Follow These 'Unfussy' Rules Of Wine To Save Time At The Bottle Shop

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I have never been "good" at drinking wine, but that doesn't keep me from practicing, and these new "not-at-all-stuffy" rules for buying and drinking vino are perfect for people like me.

Photo by Heather Katsoulis.

Their first rule (and you should click the link below to read the whole, very interesting article) is that there are no rules, which is great because I've never found that rules and alcohol go particularly well together. Now that you know not to worry, you can head to the store with a few tips and terms in mind.

Firstly, Bon Appetit urges you to get over your cork snobbery; it's good for ageing, but if you're going to be drinking from the bottle anytime soon, a screw top is perfectly acceptable. Next, don't get too hung up on vintage, and focus on the producer instead. A good producer will be good at their job all year round, so the vintage won't matter as much as you would think.

Finally, if you really want to impress your local somm, drop a few names. Orange wine (white wine made with the skins still on) is nutty and tannic; Island Wine (whites and reds from Corsica, Sardinia, Santorini, the Canaries, or Sicily) is bright, breezy, and acidic; and the Loire region is a good place to look for a whole slew of affordable varietals (from rich reds to fruity rosés). Oh, and don't be ashamed to ask for the Riesling. Riesling is good.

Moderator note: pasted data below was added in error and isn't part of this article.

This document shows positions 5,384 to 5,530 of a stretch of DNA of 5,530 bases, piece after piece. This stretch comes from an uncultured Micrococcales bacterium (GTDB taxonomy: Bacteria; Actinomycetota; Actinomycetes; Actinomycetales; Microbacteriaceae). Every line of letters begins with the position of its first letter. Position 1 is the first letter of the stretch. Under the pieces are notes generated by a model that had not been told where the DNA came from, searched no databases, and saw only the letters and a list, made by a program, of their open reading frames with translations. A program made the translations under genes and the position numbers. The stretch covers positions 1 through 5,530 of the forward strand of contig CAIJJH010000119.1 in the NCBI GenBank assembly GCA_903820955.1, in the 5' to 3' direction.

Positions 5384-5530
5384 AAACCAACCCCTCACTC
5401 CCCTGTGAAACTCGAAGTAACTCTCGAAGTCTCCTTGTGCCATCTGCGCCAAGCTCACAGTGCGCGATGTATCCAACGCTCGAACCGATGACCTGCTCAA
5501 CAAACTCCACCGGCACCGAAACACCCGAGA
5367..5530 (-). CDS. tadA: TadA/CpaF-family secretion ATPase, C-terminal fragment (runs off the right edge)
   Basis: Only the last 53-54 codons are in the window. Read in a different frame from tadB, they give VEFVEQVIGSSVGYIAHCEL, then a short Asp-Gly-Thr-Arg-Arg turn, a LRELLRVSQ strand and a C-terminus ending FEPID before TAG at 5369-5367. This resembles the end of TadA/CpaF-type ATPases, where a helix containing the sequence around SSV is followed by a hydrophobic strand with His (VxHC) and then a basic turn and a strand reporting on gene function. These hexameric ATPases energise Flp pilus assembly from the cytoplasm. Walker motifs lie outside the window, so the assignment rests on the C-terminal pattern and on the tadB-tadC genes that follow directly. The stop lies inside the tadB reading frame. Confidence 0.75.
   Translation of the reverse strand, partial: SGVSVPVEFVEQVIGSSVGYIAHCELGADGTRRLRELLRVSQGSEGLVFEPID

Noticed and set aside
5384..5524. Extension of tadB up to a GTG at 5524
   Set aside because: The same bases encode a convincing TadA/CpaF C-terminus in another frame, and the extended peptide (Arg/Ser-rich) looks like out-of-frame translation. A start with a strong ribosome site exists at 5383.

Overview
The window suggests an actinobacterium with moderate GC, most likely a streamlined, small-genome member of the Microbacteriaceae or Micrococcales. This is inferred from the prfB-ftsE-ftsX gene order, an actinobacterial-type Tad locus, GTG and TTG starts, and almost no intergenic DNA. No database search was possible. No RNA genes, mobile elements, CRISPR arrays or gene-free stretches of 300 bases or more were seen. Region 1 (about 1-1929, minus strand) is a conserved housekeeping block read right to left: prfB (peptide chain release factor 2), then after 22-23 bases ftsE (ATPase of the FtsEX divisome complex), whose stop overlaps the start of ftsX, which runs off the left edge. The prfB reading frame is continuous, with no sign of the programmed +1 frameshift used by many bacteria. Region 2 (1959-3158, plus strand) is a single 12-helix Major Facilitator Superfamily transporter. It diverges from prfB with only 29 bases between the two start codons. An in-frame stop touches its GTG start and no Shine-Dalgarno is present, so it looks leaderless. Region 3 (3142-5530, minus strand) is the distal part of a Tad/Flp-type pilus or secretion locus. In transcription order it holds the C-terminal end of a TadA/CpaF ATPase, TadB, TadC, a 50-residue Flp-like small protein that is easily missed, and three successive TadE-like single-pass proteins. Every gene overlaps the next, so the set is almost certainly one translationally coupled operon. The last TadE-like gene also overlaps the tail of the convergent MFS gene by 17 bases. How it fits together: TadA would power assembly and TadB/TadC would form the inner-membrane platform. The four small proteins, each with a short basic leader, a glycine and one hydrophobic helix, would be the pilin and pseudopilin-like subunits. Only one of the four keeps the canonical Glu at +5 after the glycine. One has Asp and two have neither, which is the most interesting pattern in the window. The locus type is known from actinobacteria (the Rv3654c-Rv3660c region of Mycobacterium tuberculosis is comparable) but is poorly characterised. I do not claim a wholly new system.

You can find more wine lore at our exhaustive beginner's guide on the subject.

The (Totally Fun, Not-At-All Stuffy) New Rules of Wine [Bon Appetit]


Comments

    A good producer will be good at their job all year round, so the vintage won’t matter as much as you would think.

    Exactly what is this supposed to mean?

    It is worth paying some attention to vintages. If is 2015 and you find a 2010 aromatic white it may be worth passing. Ditto a 2015 red out by August 2015, it won't be the best wine getting around.

      That's what happens when the original story is rewritten by someone who does not quite understand it. The original says:
      "Don’t get hung up on vintage. A great producer makes good wine in any year, so spend your time finding the winemakers you love."
      Even then, I'm not sure I agree completely. When the weather is terrible, the vintage in a particular year can be below par.
      An alternate approach is to buy wine style according to where they do it best.
      And be careful with overseas wine - think about what it's gone through to get to your bottle shop. The same goes for beer.

        Technically true but I wouldn't count on it. Super premium and boutique producers usually won't put out a release if the vintage is terrible, or they'll only release the best of the best. Sometimes, they'll use the better grapes in the cheaper wines, ie Penfolds using St Henri grapes in one of the cheaper bin series wines if a bad year means its of lesser quality.

        Still, it's highly dependent on the producer. Some will just keep putting out wine regardless of quality because they know someone will buy it.

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